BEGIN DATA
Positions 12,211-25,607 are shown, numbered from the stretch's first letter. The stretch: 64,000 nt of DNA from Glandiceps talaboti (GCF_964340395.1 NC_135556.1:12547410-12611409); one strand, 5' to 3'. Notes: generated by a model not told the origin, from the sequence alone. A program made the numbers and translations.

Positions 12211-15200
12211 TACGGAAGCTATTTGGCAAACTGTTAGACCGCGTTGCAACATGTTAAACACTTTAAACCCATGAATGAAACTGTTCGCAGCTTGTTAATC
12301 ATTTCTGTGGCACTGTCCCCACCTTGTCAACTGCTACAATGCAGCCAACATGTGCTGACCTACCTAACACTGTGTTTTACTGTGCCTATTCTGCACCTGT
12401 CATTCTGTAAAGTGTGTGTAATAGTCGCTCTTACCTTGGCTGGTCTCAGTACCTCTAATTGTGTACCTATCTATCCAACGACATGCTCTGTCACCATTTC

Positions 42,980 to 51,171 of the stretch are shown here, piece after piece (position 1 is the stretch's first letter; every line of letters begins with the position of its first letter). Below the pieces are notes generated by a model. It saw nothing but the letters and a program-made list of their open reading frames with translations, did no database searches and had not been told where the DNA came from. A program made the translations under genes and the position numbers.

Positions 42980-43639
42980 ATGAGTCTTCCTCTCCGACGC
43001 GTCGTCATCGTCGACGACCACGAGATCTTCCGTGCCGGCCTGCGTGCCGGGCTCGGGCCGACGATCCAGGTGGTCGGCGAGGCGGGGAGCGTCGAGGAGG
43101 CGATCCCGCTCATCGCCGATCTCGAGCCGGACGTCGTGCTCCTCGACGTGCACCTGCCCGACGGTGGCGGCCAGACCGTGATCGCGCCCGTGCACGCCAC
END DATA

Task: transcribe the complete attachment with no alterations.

Positions 12,211-25,607 are shown, numbered from the stretch's first letter. The stretch: 64,000 nt of DNA from Glandiceps talaboti (GCF_964340395.1 NC_135556.1:12547410-12611409); one strand, 5' to 3'. Notes: generated by a model not told the origin, from the sequence alone. A program made the numbers and translations.

Positions 12211-15200
12211 TACGGAAGCTATTTGGCAAACTGTTAGACCGCGTTGCAACATGTTAAACACTTTAAACCCATGAATGAAACTGTTCGCAGCTTGTTAATC
12301 ATTTCTGTGGCACTGTCCCCACCTTGTCAACTGCTACAATGCAGCCAACATGTGCTGACCTACCTAACACTGTGTTTTACTGTGCCTATTCTGCACCTGT
12401 CATTCTGTAAAGTGTGTGTAATAGTCGCTCTTACCTTGGCTGGTCTCAGTACCTCTAATTGTGTACCTATCTATCCAACGACATGCTCTGTCACCATTTC

Positions 42,980 to 51,171 of the stretch are shown here, piece after piece (position 1 is the stretch's first letter; every line of letters begins with the position of its first letter). Below the pieces are notes generated by a model. It saw nothing but the letters and a program-made list of their open reading frames with translations, did no database searches and had not been told where the DNA came from. A program made the translations under genes and the position numbers.

Positions 42980-43639
42980 ATGAGTCTTCCTCTCCGACGC
43001 GTCGTCATCGTCGACGACCACGAGATCTTCCGTGCCGGCCTGCGTGCCGGGCTCGGGCCGACGATCCAGGTGGTCGGCGAGGCGGGGAGCGTCGAGGAGG
43101 CGATCCCGCTCATCGCCGATCTCGAGCCGGACGTCGTGCTCCTCGACGTGCACCTGCCCGACGGTGGCGGCCAGACCGTGATCGCGCCCGTGCACGCCAC